About Chobe National Park
Welcome to one of the great wildlife destinations of Africa
When you visit the Chobe National Park, you will never forget the first glimpse of the dazzling, deep blue Chobe River, as it winds its way through sandy terrain, small towns, lush floodplains, dense forests of cathedral mopane trees, and endless broadleaf woodlands. The park is named after this majestic river that protects 10.700 km² of the northern Kalahari desert, providing ensuing wilderness and a game density that is steadily remarkable.
A place for everyone – Chobe National Park
Famed for its massive elephant populations, big herds of buffalo (matched only by some large lion prides) and incredible birdlife, Chobe National Park will leave an everlasting memory. Where else can you find such an amazing riverfront, with bustling wildlife, undisturbed predators, heavenly landscapes and tranquil lodges? The most accessible area of the park is the Chobe Riverfront, this is also where you will find the largest concentration of wildlife. For a more predator-rich area: head off to Linyanti Marshes. Or nourish your soul in the remote Savuti area. Wherever you go in this park, wildlife encounters are plentiful and all of Chobe feels like true wilderness. It is a place that can be enjoyed by everyone: couples, families and seasoned Africa travelers.
We will explain more about the different areas below. But first, a little bit about the history of this special place.
History of Chobe National Park
The original inhabitants of Chobe were the Bushmen, followed by the – impressively named – Hambukushu, Bayei and Basubiya. In the 1850s, locals saw explorer David Livingstone passing through the area on his way to the Victoria Falls (a little over an hour away from Chobe National Park), and some big-game hunters seeking trophies and ivory. Luckily, for all the flora and fauna of this unique land, the area was first protected as a game reserve in 1961 and proclaimed as national park in 1968.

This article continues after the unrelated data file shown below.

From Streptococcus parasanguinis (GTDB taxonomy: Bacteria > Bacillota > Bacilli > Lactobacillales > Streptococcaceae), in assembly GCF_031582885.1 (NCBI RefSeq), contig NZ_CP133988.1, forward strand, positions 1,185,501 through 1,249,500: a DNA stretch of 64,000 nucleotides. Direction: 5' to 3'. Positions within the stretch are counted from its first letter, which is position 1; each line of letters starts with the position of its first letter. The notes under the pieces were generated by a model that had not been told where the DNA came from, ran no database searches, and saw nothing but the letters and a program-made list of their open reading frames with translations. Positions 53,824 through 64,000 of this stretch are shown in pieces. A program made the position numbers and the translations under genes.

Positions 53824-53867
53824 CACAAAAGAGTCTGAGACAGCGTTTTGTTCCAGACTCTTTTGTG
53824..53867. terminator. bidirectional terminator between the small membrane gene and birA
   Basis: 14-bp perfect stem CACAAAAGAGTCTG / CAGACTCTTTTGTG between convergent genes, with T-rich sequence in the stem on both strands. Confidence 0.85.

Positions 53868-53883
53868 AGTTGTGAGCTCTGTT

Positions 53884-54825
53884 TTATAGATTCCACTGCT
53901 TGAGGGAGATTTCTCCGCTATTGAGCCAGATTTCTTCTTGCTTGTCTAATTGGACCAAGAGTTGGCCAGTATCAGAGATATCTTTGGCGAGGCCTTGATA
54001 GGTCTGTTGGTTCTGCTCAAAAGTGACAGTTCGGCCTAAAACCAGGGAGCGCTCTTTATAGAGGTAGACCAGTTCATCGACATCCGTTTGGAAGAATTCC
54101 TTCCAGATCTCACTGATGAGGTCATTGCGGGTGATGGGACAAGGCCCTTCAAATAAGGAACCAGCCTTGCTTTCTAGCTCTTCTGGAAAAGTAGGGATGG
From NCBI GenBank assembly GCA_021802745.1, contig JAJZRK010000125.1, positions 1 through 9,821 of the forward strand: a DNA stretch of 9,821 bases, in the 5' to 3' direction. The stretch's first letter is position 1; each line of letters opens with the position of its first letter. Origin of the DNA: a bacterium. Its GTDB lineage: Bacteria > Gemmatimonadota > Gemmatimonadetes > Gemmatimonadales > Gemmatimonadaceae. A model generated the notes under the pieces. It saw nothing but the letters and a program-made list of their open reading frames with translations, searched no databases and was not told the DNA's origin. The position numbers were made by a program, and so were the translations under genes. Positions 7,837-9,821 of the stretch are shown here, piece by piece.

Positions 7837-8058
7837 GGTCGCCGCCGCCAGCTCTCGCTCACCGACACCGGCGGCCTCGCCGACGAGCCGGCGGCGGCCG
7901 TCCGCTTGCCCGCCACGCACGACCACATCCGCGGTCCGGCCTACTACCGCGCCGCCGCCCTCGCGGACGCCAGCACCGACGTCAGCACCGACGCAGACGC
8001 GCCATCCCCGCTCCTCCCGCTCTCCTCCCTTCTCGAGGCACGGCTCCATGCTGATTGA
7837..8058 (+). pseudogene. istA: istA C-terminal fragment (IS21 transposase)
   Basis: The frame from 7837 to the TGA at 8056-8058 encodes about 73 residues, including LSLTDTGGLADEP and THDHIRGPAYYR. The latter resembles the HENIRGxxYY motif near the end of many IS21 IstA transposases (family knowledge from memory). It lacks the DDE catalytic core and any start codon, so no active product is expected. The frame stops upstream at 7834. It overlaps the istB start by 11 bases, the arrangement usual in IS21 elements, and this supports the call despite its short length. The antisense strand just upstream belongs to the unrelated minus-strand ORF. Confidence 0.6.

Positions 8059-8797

Up to this day the game-density remains exceptional. You will be forced to halt frequently because a parade of wildlife wants to pass by. Much better than stopping for a red light in traffic, right? Moderating the number of visitors to the park keeps it from feeling ‘too busy’, adding to the remote and exclusive Chobe safari experience.
Weather & Climate – Chobe NP
Chobe has a warm to hot climate, and there is a Dry and Wet season. It is advisable to bring warm clothing for boat trips and morning drives.
Dry season –April to October
The last showers marking the end of the Wet season normally fall in April. From May, the park becomes drier and drier as the Dry season unfolds. June and July are the coolest months; however, temperatures begin increasing in August and peak in October, which is aptly named ‘suicide month’ by the locals.
Wet season –November to March
The first rains are a relief. It doesn’t usually rain all day, but thunderstorms in the afternoon and short showers are common. It’s hot throughout the season with afternoon temperatures of around 31°C/88°F. Mornings are pleasant, although it starts to cool down at night in March.
How to get to Chobe National Park
Travelling to Chobe National Park
Chobe National Park is accessible in a variety of ways. And although your destination will feel far from the modern world, the reserve is easily accessible by plane. Most people choose a scheduled flight to get to Chobe National Park. Travellers on a longer journey travelling by rental car also have easy access to Chobe National Park.
A few flight possibilities are available for those who want to fly to Chobe National Park. South African Airways offers flights to some airports in the vicinity of the reserve. From OR Tambo Johannesburg International Airport in South Arfrica it is possible to travel to Kasane Airport (BBK), Livingstone Airport (LVI) in Zambia and Victoria Falls Airport (VFA) in Zimbabwe. Another possibility is to travel from Botswana’s capital city Gabarone to Kaanse. From all airports it is possible to continue the journey to your Chobe safari lodge by road transfer. We recommend flying directly from Johannesburg to Kasane, as this is the nearest airport and is serviced daily. The road transfer from Kasanse Airport to your destination lodge depends on the accommodation location.
The most exciting start of a Chobe safari, is by arriving at your lodge with a so called ‘lodge hop’. This is an air transfer made by means of a small aircraft. These short charter flights can be arranged from Kasane Airport, Livingstone Airport and Victoria Falls. Most lodges located in Chobe National Park have an aistrip close to the lodge. With a lodge hop, your safari adventure will have an unforgettable takeoff. Flights are very scenic, as small aircrafts stay at a low altitude. Look out of the small window for an overview of the wonderful Chobe National Park. Please note that lodge hops are not required for lodges located in Kasane or on the Chobe Waterfront.